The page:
# How can count the lenght of a float and remove the last if too long

Good,
I would like to make sure that a float value is not biger than expected.

Below, the float value will be converted to a char and save to the destination variable.

But we never know how big will be the float (45.0002345045)

``````float number = 45.0002345045;

#define DESTINATIONSIZE 12
char destination[DESTINATIONSIZE]

convertFloatToChar(number,destination,10);

void convertFloatToChar(float source, char * destination, int nbDec)
{
// HERE I WOULD LIKE TO REMOVE THE LASTDIGIT

if(strlen(source) > DESTINATIONSIZE-1)
{
// HERE NUMBER WILL TAKE THE VALUE OF : 45.00023450
// BECAUSE 45 are to much
}

}
``````

this

``````if(strlen(source) > DESTINATIONSIZE-1)
``````

foes not work and I do not know how to count the length of a float

and how can I remove the last digit of a float which exceed the size of DESTINATIONSIZE-1?

Here is all the code of
(I would like to avoid that destination is overload)

``````void convertFloatToChar(float source, char * destination, int nbDec)
{

//if(strlen(source) > DESTINATIONSIZE)
//{
// sprintln(F("ERREUR : Source is greater than Dsitnation"),2);
// Modify
//}

int ndec = nbDec;
String r = "";
int v = (int)source;

r += v;     // whole number part
r += '.';   // decimal point

int i;
for (i=0;i<ndec;i++) {
// iterate through each decimal digit for 0..ndec
source -= v;
source *= 10;
v = source;
r += v;
}

//Convert to char
r.toCharArray(destination,r.length()+1);

for(int y=0; y<strlen(destination); y++)
{
if(destination[y]=='\0') SerialUSB.println(F("NULL"));
}

//SerialUSB.println(destination);

}
``````

A floating point variable doesn't really have a last digit. Remember that floats are approximations. Good approximations, but inexact at best. They're really only good to 6 or 7 digits no matter where the decimal is. So just plan to capture 7 digits plus a decimal point and call it even. Anything more than that are just useless digits.

Hello! Ok but how can I make sure that here

``````r.toCharArray(destination,r.length()+1);
``````

Would it possible to do this

``````int r_len;
if(r.length()+1 >= DESTINATIONSIZE)
{
r_len = DESTINATIONSIZE-1; // To keep a place for '\0'
}
else
{
r_len = r.length()+1;
}

r.toCharArray(destination,r_len);
``````

but if r.length()+1 >= DESTINATIONSIZE, which number will I loose, the first or the last?

Doesn't the String class already have a method for turning a float into a String?

Heu, I would like to convert a float into a char, not a String

A char is a single byte - converting 32 bits of float into 8 bits makes no sense.

AWOL: A char is a single byte - converting 32 bits of float into 8 bits makes no sense.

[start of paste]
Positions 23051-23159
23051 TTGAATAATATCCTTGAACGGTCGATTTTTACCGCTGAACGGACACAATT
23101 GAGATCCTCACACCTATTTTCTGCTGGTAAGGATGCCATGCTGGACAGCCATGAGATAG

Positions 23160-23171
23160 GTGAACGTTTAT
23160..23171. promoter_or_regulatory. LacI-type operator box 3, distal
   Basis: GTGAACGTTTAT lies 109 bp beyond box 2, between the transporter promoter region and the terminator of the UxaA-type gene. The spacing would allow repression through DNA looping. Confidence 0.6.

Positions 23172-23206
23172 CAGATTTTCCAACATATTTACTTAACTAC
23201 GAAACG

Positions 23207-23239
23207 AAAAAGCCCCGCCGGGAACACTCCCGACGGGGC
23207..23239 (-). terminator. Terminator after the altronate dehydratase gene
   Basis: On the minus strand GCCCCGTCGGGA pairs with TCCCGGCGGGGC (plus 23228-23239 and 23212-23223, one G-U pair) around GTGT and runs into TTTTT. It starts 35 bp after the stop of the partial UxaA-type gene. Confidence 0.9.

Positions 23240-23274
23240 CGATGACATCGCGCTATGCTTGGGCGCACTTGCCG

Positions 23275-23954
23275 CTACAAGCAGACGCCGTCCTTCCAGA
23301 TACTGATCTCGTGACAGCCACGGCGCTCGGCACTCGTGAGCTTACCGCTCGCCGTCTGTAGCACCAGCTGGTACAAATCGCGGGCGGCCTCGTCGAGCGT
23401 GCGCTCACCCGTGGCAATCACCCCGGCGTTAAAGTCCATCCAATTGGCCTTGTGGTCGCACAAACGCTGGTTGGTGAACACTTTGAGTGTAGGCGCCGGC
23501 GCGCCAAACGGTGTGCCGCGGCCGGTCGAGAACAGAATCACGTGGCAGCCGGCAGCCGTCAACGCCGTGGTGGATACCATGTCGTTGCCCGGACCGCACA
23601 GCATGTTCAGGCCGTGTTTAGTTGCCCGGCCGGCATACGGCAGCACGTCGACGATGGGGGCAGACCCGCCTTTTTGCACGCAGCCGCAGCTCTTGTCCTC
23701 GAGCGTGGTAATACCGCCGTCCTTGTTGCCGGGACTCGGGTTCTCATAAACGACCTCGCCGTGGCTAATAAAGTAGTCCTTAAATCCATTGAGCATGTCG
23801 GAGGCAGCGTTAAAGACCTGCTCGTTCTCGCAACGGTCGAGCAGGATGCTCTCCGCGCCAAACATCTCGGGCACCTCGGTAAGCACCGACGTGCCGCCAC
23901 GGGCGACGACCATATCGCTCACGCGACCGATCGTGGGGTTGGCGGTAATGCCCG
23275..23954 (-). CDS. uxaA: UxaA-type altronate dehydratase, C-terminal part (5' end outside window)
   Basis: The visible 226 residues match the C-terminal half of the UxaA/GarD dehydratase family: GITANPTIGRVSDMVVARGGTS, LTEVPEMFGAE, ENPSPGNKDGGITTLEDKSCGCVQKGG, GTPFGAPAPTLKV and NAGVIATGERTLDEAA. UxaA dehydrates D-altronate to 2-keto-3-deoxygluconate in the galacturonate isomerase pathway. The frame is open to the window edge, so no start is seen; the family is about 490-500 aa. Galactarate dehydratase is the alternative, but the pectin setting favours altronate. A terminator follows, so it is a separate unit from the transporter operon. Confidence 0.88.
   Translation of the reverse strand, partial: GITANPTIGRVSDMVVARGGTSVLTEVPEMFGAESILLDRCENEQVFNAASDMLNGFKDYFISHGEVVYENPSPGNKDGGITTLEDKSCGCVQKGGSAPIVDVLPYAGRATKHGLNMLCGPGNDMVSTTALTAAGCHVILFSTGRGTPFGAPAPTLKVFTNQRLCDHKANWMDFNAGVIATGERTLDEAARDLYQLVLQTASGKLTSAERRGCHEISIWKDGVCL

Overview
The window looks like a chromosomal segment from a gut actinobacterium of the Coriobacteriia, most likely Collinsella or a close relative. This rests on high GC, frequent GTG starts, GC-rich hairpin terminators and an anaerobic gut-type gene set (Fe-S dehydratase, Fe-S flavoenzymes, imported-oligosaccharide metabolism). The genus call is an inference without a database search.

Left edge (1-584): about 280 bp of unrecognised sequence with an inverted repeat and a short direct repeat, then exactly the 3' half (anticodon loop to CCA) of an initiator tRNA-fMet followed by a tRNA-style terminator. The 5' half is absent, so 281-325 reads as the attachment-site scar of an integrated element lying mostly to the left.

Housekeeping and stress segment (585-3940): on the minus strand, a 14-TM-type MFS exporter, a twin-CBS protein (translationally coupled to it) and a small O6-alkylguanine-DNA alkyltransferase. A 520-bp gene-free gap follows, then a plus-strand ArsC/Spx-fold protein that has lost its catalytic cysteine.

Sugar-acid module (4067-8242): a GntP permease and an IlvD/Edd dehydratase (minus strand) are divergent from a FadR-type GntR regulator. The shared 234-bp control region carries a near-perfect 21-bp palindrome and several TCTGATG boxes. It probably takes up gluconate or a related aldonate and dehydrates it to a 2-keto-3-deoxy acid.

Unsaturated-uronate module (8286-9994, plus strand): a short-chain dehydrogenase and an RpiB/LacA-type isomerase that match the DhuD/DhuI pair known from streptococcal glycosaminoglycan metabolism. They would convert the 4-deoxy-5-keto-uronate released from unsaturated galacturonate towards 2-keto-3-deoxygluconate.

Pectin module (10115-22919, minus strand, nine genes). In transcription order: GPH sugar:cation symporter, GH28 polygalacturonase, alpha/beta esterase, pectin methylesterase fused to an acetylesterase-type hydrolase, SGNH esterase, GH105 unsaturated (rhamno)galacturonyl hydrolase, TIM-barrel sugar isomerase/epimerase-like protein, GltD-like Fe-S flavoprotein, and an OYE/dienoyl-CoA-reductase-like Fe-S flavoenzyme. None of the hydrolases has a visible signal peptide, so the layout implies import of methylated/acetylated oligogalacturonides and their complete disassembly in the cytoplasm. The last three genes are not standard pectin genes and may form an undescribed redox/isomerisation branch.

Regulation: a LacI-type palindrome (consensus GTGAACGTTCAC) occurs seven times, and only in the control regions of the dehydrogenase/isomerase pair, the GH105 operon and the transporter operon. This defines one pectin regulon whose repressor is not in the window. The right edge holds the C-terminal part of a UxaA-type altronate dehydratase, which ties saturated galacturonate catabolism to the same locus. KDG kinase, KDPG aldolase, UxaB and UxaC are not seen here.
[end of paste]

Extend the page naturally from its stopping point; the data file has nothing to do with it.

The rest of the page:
But I need to use the float variable with a function which requiered a char. It's the reason why, I need to comvert a float into a char

It's the reason why, I need to comvert a float into a char

If you mean a [u]character string[/u], like "12.2345" use dtostrf(). With dtostrf you can specify the maximum length of the string.

I saw r.length which is a String function and that led me to believe you wanted a String.

As Delta_G pointed out, a float data type only has 6 or 7 digits of precision. Everything after that is fluff that doesn't really mean anything significant. However, if you still want to keep 12 digits, why not just:

``````#define FLOATPRECISION  7      // At the top of source file

// Assumes destination contains something like: "45.0002345045"
void convertFloatToChar(float source, char * destination, int nbDec)
{
int len = strlen(destination);

if (len > DESTINATIONSIZE) {
destination[DESTINATIONSIZE] = '\0';
}

}

}
``````

This makes no attempt to round the number, but that could be done. Of course, rounding doesn't mean much if you're rounding digits past a float precision. If destination[] doesn't hold the float representation, you can use dtostrf() as jremington suggested.

45.0002345045 cannot even be represented as a float at all. It will be rounded to either 45.0002 or 45.00023 at best. A float is incapable of giving more the 7 significant digits and often only 6.

Regards, Ray L.

pierrot10: But we never know how big will be the float (45.0002345045)

A 'float' is always 4 bytes big. So what?

If you want to do "float to decimal conversion", the number of digits is "unlimited", but only the first 6-7 significant digits will be correct.

If you cannot live with incorrect 'float' values in decimal conversion, never use incorrect decimal values, which means: Never use 'float'!

In some cases 'rounding' may help (depends on the application).

jremington: If you mean a [u]character string[/u], like "12.2345" use dtostrf(). With dtostrf you can specify the maximum length of the string.

Not quite, if I remember correctly. I'm pretty sure that you can set the maximum number of decimal places, (precision), and the minimum number of characters, (width), but not the maximum. It pads out to the minimum with leading white spaces.

Edit: I just found my tests from a couple of months ago:-

``````void setup()
{
//  dtostrf(val, width, precision, buffer);

Serial.begin(115200);
double dVal = 123.4567;
char buffer;
dtostrf(dVal, 5, 2, buffer);  // Prints "123.46"
Serial.println(buffer);

dtostrf(dVal, 4, 2, buffer);  // Prints "123.46"
Serial.println(buffer);

dtostrf(dVal, 2, 3, buffer);  // Prints "123.457"
Serial.println(buffer);

dtostrf(dVal, 6, 2, buffer);  // Prints "123.46"
Serial.println(buffer);

dtostrf(dVal, 7, 2, buffer);  // Prints " 123.46"
Serial.println(buffer);

dVal=0.12345;
dtostrf(dVal, 0, 2, buffer);  // Prints "0.12"
Serial.println(buffer);
}
``````